The deadliest cat on Earth isn’t a shaggy-maned lion, a sleek leopard or a stealthy tiger. It’s a wee cat that you’ve probably never heard of: Africa’s smallest feline, the black-footed cat.
Native to the grasslands of southern Africa, the black-footed cat has an endearingly round face and a light brown, black-spotted body that is small even compared to domestic cats. The wild feline measures only 14 to 20 inches (36 to 52 centimeters) long, stands about 8 inches (20 cm) tall and weighs about 2 to 6 lbs. (1 to 3 kilograms), according to the International Society for Endangered Cats (black-footed cats are listed as “vulnerable” by the International Union for Conservation of Nature).
Admittedly, those measurements don’t sound very impressive when compared to the sizable big cats that are among the world’s most fearsome predators. But despite its small size, the black-footed cat hunts and brings down more prey in a single night than a leopard does in six months, according to the PBS Nature miniseries “Super Cats.” [Meet the Rare and Fabulous Felines of ‘Super Cats’ (Photos)]
The second episode in the miniseries aired on PBS last night (Oct. 31). It featured an unprecedented glimpse of the black-footed cat, along with views of other fascinating and elusive wild felines, such as a pregnant jaguar in Costa Rica, a rare swamp tiger in India and a family of fishing cats — the only semiaquatic cats — in the wetlands of Asia.
For the latest episode, titled “Cats in Every Corner,” filmmakers captured never-before-seen views of black-footed cats by collaborating with researcher Alexander Sliwa, a curator at the Cologne Zoo in Germany who has studied the black-footed cat since the 1990s. Through Sliwa, the series’ makers gained access to several small cats that had already been fitted with radio collars at a study site in South Africa, “Super Cats” producer Gavin Boyland told Live Science.
A real killer
Filming the tiny cats proved unusually challenging, Boyland said. Because the black-footed cats are so small, they’re harder to track through tall grasses than big cats are. Since the little cats hunt mostly at night, the production crew needed to use a special light-sensitive camera to detect the felines at all, recording footage of hunting behavior that had never been captured before, Boyland explained.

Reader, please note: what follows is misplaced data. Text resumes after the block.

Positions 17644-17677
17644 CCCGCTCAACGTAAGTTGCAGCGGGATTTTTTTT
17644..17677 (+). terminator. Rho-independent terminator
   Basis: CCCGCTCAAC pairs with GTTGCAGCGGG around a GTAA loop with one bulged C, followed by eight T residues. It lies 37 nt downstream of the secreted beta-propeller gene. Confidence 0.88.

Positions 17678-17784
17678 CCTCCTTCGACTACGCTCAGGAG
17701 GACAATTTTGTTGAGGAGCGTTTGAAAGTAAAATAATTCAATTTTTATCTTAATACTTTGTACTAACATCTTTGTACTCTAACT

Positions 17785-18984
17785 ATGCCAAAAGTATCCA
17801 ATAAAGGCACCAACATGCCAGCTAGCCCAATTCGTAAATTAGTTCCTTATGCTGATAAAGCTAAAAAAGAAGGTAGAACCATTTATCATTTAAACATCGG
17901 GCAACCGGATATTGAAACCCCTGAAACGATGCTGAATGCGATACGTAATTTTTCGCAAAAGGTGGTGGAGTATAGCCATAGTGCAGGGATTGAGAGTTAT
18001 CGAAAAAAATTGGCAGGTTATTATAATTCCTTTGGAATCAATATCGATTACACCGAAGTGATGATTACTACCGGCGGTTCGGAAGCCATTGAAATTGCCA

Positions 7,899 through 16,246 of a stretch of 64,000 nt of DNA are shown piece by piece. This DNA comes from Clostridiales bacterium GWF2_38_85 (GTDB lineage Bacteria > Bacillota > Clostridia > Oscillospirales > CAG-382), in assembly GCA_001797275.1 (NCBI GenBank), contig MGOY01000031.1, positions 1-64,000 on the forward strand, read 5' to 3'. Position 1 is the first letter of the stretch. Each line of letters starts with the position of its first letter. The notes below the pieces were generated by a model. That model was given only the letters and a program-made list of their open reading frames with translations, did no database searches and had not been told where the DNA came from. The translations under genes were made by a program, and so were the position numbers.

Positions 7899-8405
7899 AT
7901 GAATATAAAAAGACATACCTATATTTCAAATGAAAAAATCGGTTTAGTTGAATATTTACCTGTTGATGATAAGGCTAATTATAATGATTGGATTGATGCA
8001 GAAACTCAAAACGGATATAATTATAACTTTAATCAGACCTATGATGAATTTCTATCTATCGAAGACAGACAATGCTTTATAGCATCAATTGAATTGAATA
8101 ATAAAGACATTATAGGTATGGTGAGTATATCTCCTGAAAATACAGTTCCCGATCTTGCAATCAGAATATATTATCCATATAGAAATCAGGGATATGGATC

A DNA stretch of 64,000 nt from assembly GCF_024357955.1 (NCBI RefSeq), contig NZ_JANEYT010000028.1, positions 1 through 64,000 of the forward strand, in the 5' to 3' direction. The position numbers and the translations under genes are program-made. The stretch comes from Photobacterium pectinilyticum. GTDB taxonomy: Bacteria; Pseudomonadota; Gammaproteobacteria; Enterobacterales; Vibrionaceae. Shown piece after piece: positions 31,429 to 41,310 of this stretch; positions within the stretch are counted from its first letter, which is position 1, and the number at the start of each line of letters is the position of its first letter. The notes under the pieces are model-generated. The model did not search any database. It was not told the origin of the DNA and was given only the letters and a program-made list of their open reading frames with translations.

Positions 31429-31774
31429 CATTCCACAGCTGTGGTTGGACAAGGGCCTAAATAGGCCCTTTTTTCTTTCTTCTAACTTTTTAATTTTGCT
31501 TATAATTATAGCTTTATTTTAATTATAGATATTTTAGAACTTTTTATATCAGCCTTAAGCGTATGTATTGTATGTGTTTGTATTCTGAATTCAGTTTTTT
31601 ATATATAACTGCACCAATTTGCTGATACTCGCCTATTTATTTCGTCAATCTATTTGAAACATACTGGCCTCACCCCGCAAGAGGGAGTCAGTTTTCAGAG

And when it comes to hunting, as the filmmakers saw, the black-footed cat is extraordinarily efficient — “a real powerhouse,” said Luke Hunter, Chief Conservation Officer at Panthera, a global wildcat-conservation organization.
Hunter, who served as a scientific consultant for “Super Cats,” explained that small predators like the black-footed cat have accelerated metabolisms, which they need to keep fueled all the time, “so they’re constantly hunting,” he said.
Black-footed cats use three very different techniques to nab their prey. One method is known as “fast hunting,” in which the cats bound quickly and “almost randomly” through the tall grass, flushing out small prey such as birds or rodents, Hunter said. Another of their methods takes them on a slower course through their habitat, with the cats weaving quietly and carefully to sneak up on potential prey.
Finally, they use a sit-and-wait approach near rodents’ burrows, a technique called still hunting, Hunter said.
“They wait for up to 2 hours, [staying] absolutely immobile, just silently waiting at the burrow for a rodent to appear. And then they nab it,” Hunter told Live Science.
“The deadliest little cat on Earth”
In one night, a black-footed cat kills between 10 and 14 rodents or small birds, averaging a kill about every 50 minutes, according to Hunter. With a 60 percent success rate, black-footed cats are about three times as successful as lions, which average a successful kill about 20 to 25 percent of the time, Hunter said.
“If you’re a gazelle or a wildebeest, a black-footed cat isn’t at all deadly. But those success rates make them the deadliest little cat on Earth,” he said.
Black-footed cats represent but one species in a highly diverse feline family, many of which are difficult to observe in the wild and are not well-understood. And though most of the felines that appear in “Super Cats” face serious threats of habitat loss and destruction from human activity, conservation efforts can yet preserve vulnerable populations, Hunter said.
“I believe it’s mostly not doom and gloom. But if we don’t actively conserve these species, if we don’t work to reduce those threats, then we could lose some of these animals,” he added.
Episode 2 of “Super Cats” is available to stream beginning today (Nov. 1). You can also watch Episode 1 — “Extreme Lives” — and learn more about the miniseries on the PBS Nature website and on PBS apps. Episode 3, “Science and Secrets,” premieres Wednesday, Nov. 7, at 8 p.m. on PBS (check local listings).